A stiff thin film on a heated compliant substrate may buckle when the system is cooled due to the thermal expansion mismatch between the film and substrate. Highly ordered and disordered herringbone patterns (wavy structures) then emerge as the system continues to cool. We have established an analytic approach to study one-dimensional, checkerboard, and ordered herringbone buckling patterns. The analytical approach gives the buckle wave length and amplitude in terms of the thin film and substrate elastic properties, thin film thickness, and the thermal strain. It is shown that the herringbone mode has the lowest energy, which explains why this mode is frequently observed in experiments. These classes of materials might be interesting as a route to high performance electronics with full, two-dimensional stretchability.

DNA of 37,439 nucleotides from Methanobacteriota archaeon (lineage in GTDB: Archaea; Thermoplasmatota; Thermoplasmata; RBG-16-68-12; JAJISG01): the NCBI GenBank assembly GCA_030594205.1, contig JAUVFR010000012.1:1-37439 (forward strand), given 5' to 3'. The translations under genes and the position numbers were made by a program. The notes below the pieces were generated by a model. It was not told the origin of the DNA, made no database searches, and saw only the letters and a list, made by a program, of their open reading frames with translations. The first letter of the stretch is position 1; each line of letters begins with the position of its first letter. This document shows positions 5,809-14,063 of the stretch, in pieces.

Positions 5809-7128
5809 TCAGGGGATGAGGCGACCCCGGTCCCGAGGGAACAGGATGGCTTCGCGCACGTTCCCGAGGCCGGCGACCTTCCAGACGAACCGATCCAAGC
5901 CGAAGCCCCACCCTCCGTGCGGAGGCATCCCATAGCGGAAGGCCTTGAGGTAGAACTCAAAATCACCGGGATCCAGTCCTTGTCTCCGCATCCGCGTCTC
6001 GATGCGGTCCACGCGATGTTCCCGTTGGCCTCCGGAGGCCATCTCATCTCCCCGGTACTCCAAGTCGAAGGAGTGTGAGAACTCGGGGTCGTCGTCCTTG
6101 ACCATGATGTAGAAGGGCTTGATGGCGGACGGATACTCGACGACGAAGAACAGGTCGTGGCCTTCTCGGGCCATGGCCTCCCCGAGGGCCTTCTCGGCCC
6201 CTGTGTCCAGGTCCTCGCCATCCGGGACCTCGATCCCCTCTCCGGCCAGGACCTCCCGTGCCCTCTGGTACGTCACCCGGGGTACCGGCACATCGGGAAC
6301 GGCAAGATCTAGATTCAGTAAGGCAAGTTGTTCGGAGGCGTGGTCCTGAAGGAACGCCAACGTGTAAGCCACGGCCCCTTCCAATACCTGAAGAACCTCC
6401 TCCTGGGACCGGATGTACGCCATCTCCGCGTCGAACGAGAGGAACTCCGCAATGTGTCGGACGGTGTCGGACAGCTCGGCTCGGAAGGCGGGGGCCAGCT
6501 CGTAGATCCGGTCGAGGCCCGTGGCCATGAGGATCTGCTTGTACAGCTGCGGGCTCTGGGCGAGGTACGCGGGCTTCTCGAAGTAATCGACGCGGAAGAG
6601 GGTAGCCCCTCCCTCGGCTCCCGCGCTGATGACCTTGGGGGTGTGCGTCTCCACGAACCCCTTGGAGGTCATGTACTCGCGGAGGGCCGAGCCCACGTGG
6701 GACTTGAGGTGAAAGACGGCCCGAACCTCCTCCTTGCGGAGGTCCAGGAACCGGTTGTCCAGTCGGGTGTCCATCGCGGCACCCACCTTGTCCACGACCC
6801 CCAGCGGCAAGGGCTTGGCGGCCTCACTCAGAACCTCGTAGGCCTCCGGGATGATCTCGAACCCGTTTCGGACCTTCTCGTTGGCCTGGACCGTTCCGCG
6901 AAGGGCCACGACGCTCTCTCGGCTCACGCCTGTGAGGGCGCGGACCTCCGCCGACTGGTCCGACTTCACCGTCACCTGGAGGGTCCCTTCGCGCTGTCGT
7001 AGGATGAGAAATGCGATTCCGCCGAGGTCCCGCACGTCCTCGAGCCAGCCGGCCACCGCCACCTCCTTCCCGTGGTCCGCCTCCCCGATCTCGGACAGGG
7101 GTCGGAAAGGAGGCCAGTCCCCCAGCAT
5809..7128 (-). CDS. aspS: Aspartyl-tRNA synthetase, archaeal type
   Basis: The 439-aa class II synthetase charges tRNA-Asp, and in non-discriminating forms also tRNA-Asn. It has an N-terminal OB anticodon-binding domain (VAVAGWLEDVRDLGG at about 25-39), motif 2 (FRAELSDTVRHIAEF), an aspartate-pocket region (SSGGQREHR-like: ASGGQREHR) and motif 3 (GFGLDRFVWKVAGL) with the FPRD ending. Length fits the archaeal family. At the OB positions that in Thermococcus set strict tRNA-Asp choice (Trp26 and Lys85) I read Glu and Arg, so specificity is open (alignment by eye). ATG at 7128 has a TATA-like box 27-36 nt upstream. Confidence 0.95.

ASJC Scopus subject areas
- Physics and Astronomy(all)